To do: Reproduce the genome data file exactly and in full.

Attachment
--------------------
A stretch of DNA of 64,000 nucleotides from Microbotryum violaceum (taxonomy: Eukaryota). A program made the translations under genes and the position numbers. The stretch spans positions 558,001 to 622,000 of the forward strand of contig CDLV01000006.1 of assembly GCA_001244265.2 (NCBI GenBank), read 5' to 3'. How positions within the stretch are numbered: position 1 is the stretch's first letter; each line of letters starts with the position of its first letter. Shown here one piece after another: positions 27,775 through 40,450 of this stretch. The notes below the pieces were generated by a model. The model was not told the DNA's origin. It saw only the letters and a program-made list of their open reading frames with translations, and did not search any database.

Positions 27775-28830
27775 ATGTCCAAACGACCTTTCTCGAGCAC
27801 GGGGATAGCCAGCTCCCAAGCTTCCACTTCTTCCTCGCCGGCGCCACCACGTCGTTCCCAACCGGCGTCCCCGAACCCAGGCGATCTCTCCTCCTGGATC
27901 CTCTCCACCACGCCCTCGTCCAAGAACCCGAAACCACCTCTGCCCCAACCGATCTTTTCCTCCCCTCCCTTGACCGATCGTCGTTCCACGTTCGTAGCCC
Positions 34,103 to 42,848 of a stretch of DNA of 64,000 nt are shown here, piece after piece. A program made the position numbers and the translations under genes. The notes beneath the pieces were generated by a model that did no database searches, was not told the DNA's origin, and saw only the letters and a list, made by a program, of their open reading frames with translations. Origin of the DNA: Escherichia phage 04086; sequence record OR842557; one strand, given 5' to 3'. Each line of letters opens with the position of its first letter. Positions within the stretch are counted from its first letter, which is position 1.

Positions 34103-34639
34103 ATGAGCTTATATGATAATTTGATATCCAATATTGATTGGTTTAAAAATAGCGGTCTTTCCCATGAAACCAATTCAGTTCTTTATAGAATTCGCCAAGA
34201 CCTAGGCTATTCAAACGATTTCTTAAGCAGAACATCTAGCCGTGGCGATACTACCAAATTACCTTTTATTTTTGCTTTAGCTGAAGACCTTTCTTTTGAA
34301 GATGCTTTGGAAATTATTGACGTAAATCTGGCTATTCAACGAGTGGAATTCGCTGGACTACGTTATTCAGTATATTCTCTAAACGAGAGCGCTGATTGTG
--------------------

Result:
A stretch of DNA of 64,000 nucleotides from Microbotryum violaceum (taxonomy: Eukaryota). A program made the translations under genes and the position numbers. The stretch spans positions 558,001 to 622,000 of the forward strand of contig CDLV01000006.1 of assembly GCA_001244265.2 (NCBI GenBank), read 5' to 3'. How positions within the stretch are numbered: position 1 is the stretch's first letter; each line of letters starts with the position of its first letter. Shown here one piece after another: positions 27,775 through 40,450 of this stretch. The notes below the pieces were generated by a model. The model was not told the DNA's origin. It saw only the letters and a program-made list of their open reading frames with translations, and did not search any database.

Positions 27775-28830
27775 ATGTCCAAACGACCTTTCTCGAGCAC
27801 GGGGATAGCCAGCTCCCAAGCTTCCACTTCTTCCTCGCCGGCGCCACCACGTCGTTCCCAACCGGCGTCCCCGAACCCAGGCGATCTCTCCTCCTGGATC
27901 CTCTCCACCACGCCCTCGTCCAAGAACCCGAAACCACCTCTGCCCCAACCGATCTTTTCCTCCCCTCCCTTGACCGATCGTCGTTCCACGTTCGTAGCCC
Positions 34,103 to 42,848 of a stretch of DNA of 64,000 nt are shown here, piece after piece. A program made the position numbers and the translations under genes. The notes beneath the pieces were generated by a model that did no database searches, was not told the DNA's origin, and saw only the letters and a list, made by a program, of their open reading frames with translations. Origin of the DNA: Escherichia phage 04086; sequence record OR842557; one strand, given 5' to 3'. Each line of letters opens with the position of its first letter. Positions within the stretch are counted from its first letter, which is position 1.

Positions 34103-34639
34103 ATGAGCTTATATGATAATTTGATATCCAATATTGATTGGTTTAAAAATAGCGGTCTTTCCCATGAAACCAATTCAGTTCTTTATAGAATTCGCCAAGA
34201 CCTAGGCTATTCAAACGATTTCTTAAGCAGAACATCTAGCCGTGGCGATACTACCAAATTACCTTTTATTTTTGCTTTAGCTGAAGACCTTTCTTTTGAA
34301 GATGCTTTGGAAATTATTGACGTAAATCTGGCTATTCAACGAGTGGAATTCGCTGGACTACGTTATTCAGTATATTCTCTAAACGAGAGCGCTGATTGTG